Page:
I want my BDC

All of a sudden, it seems, every big US private equity firm wants a BDC.

Loosely defined, a business development company is a publicly traded firm that makes debt and equity investments, mostly in small and middle-market private companies. BDCs typically send the bulk of profits back to shareholders in the form of quarterly dividends.

These companies represent a rather obscure niche on the public market. The largest BDC, Washington DC-based Allied Capital, has a market capitalisation of $3.32 billion (€2.77 billion). The next largest is American Capital Strategies, also based near Washington, which has a market cap of $1.9 billion. Other BDCs include MCG Capital, Technology Investment Capital and the miniscule MVC Capital.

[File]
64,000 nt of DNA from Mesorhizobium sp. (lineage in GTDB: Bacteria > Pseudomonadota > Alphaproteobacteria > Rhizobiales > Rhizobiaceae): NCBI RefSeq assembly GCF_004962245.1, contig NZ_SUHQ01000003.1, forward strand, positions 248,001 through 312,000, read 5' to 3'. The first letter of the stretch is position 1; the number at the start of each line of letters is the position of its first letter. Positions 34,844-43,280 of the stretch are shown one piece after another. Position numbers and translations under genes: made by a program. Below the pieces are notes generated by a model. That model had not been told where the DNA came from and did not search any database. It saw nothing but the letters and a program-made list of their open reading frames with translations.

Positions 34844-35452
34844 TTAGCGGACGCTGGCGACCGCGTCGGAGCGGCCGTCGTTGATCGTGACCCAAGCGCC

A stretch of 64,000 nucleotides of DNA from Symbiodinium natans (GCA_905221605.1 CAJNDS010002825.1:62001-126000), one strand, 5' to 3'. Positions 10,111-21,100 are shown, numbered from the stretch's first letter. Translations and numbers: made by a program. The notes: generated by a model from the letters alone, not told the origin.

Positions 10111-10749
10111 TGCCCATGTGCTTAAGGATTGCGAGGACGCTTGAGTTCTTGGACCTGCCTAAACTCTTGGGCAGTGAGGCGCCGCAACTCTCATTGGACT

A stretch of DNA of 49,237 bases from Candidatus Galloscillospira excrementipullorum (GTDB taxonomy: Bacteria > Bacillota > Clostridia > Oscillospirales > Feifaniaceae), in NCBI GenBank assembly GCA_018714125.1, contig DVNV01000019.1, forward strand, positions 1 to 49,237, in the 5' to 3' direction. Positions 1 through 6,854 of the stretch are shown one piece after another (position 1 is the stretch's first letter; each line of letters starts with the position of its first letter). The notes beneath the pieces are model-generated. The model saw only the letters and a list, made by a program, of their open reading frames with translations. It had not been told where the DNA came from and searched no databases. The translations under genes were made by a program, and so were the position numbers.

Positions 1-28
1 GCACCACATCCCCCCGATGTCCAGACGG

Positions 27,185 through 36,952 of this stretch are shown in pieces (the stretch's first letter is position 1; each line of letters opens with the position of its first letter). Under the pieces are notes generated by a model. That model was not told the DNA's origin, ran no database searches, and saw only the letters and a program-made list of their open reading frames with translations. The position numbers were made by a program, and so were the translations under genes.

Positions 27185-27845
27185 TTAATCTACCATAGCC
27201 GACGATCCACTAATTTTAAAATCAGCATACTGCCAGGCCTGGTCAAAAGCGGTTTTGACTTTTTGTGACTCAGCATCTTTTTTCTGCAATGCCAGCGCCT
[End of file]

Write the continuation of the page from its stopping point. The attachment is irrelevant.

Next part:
The BDC niche, however, is about to get a lot more crowded. Last month, several major private equity firms unveiled affiliated business development companies of their own. On April 6, New York private investment firm Apollo Advisors raised $930 million in an IPO for Apollo Investment, which will provide growth capital to small and middlemarket private companies.

Several days later, the mighty Kohlberg Kravis Roberts registered to raise $750 million for KKR BDC, a similar debt-and-equity investment company. Days later, The Blackstone Group's mezzanine debt team registered to seek $850 million for a company called Blackridge Investment. Evercore Partners also registered to raise $460 million for Evercore Investment, which will buy – you guessed it – “debt and equity securities of privately-held middle-market companies,” according to the registration statement. Since then Kelso & Co, Partecoes Investment Management, Marathon Capital Finance, Prospect Street and Ares Management have all registered similar structures.